I’m guilty of reporting less-than-seriously on dubious claims about the medical virtues of ingesting semen; claims of better fetal health or antidepressive effect have floated around the internet in the past. (I have also, with even less seriousness, posted twice on the vital question of whether anal sex makes your butt bigger.) Now it seems that full-service blowjobs are apparently being floated in the British press as a cure for morning sickness, and Girl On The Net has posted a righteous rant against the sniggering anti-sex attitudes accompanying such reporting:

I take exception not to the research itself, but to the attitudes which accompany the reporting of it. Namely that:

a) women don’t like eating jizz

b) although women don’t like eating jizz, they have to every now and again to keep their man happy

Both of these things are fictional and damaging.

I like jizz — I know other women who like jizz. It’s not for everyone, and in fact I’d compare it to Marmite — some people don’t want it anywhere near their mouths, but others think that a small amount spread thinly on toast is the best way to start the day. You’re not abnormal if you like it, and nor are you abnormal if you don’t. To pretend that all women think alike is to believe that we are a species of indistinguishable automatons.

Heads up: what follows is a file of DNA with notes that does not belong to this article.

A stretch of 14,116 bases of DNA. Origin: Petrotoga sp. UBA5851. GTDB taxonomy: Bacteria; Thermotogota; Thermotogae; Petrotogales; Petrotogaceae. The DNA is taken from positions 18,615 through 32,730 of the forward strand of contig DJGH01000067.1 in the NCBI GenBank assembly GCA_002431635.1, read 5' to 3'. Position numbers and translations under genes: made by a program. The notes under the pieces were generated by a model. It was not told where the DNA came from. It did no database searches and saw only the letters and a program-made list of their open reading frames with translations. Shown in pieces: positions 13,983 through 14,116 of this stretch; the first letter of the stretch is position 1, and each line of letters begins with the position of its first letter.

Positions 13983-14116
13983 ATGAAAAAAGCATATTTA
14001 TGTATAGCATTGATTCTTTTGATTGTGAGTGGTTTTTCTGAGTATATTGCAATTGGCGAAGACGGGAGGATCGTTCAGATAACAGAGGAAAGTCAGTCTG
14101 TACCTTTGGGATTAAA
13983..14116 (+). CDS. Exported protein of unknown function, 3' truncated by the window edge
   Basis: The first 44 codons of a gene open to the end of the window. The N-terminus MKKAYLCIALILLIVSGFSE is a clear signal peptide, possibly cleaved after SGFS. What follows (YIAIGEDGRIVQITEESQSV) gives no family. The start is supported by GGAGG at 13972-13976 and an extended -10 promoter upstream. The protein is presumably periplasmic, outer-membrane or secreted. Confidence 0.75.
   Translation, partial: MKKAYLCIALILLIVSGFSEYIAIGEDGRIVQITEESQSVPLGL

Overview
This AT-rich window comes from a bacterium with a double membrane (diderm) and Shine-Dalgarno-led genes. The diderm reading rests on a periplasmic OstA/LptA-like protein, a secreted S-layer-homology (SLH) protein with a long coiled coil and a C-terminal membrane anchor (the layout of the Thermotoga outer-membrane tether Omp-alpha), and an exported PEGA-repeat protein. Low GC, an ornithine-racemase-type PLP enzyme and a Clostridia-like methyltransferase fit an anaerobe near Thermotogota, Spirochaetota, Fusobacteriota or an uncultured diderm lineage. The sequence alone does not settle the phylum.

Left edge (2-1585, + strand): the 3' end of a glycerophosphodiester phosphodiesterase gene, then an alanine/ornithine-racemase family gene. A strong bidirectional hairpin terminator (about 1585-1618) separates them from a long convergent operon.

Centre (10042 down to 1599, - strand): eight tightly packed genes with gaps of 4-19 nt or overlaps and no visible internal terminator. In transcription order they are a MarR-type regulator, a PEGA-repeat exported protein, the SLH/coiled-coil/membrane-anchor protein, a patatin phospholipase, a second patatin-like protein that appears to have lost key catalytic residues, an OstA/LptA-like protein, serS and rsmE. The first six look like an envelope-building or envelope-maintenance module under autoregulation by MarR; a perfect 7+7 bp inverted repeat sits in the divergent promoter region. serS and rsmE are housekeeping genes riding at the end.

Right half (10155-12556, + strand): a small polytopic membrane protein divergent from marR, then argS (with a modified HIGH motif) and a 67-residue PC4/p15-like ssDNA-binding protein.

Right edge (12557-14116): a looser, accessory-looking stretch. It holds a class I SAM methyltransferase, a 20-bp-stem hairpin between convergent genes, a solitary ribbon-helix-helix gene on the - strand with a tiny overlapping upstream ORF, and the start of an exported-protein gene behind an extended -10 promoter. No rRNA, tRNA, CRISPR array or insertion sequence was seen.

Moreover, if you don’t like eating jizz, then the idea that you should fucking have to just to keep your partner happy is insane and ridiculous and should fuck off back to the 1950s.

But, you know, here’s the thing. If you abstract this a bit, what we’re talking about is generalization and persuasion. Sure, it’s offensive and incorrect when a newspaper overgeneralizes and assumes that all women don’t want to do a sexual thing and that all men want that thing. But in a large population, there will be women who don’t want to do it and some of them will be with men who wish they would.

There’s nothing wrong with that, or with acknowledging it; indeed I would go further and argue that there’s nothing wrong with sexual negotiation, or the attempt to persuade your partner to do something that he or she isn’t initially keen on. Men and women alike engage often in such negotiations, and sometimes the methods chosen can be pretty funny. I personally think “Hey honey, the newspapers says that if you do [thing you don’t particularly like] with me, you’ll get [medical outcome you desire]…” is an exchange fraught with potential humor. That’s why I’ve twice posted about the ludicrous notion that anal sex is butt-expanding. That somebody would spread the idea (and that somebody else would even temporarily wonder whether it is true) strikes me as a deep statement about the essentially comic nature of human sexual negotiation. I don’t fault the newspapers for recognizing the comic potential of a link between semen ingestion and a morning sickness cure, even if their exposition of the notion is ham-fisted in that special sex-negative way that we’ve learned to expect from the so-called professional press.

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